On the Road: 11 Surefire Strategies to Motivate Students for State Tests & A Critique of the Testing Machine

At the school where I used to teach, preparation for our state’s high-stakes test, the TCAP, was an all hands on deck five-week bootcamp like adventure. Our entire school ascribed to “What’s Your Why?” as the central question we used to motivate students. Every teacher had an individualized buy-in plan that included rewards, public/private data trackers for students, and frequent communication with parents. Every student was asked on a daily basis what’s your why, and the answer to this question was related back to TCAP success. Screen Shot 2015-05-02 at 1.23.40 PM

Last year, my students were voraciously reading Divergent, which became a central theme in my motivational strategy. I gave each student a tracker where they measured their weekly progress on mixed-skill quizzes. I called parents every Friday afternoon when a student worked hard all week and performed on a mixed-skill quiz. I integrated the importance of writing in every field and every part of life throughout my lessons. I used data from our Mock TCAP to unit plan, and I used mastery from the Mixed Skill Quizzes to plan reteaches the following week. I wrote lessons that had question stems aligned to the state test and distractors designed based on what the sample questions included.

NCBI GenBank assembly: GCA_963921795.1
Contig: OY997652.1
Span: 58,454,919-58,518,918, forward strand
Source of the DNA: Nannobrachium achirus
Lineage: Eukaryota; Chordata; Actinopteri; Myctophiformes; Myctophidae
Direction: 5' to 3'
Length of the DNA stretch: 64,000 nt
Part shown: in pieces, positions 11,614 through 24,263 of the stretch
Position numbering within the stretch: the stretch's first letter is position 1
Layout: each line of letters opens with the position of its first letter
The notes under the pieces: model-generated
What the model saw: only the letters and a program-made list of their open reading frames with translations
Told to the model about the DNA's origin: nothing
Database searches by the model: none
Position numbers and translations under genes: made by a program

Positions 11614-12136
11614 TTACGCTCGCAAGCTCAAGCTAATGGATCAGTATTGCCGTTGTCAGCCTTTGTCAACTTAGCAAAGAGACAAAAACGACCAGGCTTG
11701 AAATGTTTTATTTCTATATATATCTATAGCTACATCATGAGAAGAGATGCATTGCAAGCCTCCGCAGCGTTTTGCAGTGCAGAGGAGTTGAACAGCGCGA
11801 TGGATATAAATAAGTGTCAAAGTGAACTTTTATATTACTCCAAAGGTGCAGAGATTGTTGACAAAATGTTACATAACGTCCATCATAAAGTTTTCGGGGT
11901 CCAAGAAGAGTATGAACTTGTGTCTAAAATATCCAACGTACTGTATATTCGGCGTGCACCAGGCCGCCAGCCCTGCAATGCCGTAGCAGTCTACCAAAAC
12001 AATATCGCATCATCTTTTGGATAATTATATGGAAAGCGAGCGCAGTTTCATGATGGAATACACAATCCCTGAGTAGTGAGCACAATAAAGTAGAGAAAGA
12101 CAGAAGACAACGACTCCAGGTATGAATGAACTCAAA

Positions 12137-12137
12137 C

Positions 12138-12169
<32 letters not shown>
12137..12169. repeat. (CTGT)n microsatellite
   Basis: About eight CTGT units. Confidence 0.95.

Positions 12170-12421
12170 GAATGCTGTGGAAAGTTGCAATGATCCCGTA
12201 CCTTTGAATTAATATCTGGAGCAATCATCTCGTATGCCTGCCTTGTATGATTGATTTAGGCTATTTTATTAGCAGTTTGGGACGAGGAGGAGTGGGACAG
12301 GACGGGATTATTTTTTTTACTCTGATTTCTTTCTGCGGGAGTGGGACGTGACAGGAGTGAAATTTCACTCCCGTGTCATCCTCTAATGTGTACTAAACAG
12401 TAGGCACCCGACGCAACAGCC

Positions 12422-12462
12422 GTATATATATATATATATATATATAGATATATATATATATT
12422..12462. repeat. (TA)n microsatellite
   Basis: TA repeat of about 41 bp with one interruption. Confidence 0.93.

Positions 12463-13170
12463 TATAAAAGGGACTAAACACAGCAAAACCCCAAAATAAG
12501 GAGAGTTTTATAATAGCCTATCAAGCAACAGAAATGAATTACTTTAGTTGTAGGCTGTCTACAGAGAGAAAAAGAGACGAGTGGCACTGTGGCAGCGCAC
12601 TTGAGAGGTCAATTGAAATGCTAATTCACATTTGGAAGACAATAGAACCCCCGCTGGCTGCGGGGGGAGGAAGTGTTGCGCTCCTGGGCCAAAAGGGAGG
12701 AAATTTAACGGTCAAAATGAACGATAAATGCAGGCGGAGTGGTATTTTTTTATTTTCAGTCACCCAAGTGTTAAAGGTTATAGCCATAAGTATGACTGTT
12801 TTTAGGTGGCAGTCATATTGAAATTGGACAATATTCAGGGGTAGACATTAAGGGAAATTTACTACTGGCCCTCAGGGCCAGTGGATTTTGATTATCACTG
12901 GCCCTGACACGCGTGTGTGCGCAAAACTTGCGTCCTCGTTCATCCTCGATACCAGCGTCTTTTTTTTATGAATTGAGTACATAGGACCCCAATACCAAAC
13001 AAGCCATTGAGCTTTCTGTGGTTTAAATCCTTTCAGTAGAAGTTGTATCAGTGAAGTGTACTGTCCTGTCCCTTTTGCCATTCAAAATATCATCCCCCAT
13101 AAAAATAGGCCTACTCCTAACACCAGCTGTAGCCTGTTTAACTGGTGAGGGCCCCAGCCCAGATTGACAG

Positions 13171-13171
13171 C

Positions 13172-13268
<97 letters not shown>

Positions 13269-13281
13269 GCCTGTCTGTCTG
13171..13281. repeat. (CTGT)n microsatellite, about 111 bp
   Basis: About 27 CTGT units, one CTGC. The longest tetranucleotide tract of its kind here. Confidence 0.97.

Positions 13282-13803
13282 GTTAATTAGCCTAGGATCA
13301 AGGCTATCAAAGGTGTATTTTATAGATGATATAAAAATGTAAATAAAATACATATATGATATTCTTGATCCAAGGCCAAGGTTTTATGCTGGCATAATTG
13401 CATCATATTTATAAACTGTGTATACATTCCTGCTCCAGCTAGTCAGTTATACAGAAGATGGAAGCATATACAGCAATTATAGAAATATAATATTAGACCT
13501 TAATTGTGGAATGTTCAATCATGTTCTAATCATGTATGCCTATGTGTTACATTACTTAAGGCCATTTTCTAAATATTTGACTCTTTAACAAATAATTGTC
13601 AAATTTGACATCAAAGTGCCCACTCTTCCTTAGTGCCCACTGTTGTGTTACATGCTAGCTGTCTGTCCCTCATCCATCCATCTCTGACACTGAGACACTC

cogs-in-a-machineI used the same strategy this year. TCAP Prep time is the toughest part of the year for students and teachers. It is a 6-week, non-stop race. Getting students invested in their performance on the test is crucial, as are aligned questions, and annotation and elimination strategies dominate an ELA state test that relies on better/best answer choices. This year, my test preparation machine began to feel seamless; I had the necessary component parts to make all the cogs and wheels turn.

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TCAP Review Materials Sale

All TCAP review materials designed for 7th Grade Language Arts are 20% off in my Teachers Pay Teachers store through Thursday!

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Over 40 products from $1-$5 are marked down 20%. These materials are great for review during the last few days before the test. Materials include Scoot Games, Jeopardy Games, Mixed Practice Reviews, Quick Reference Notes, and more!

Multiple Choice Mish-Mash

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Designing multiple choices questions requires as acute understanding of the standard tested, how to create meaningful distractors, and how to design questions that aren’t rote memorization or find and search questions.

In designing questions that are aligned to TCAP, I use the tests provided by the state as a starting place for designing meaningful questions and distractors. Take a look at resources for the 7th Grade ELA TCAP here.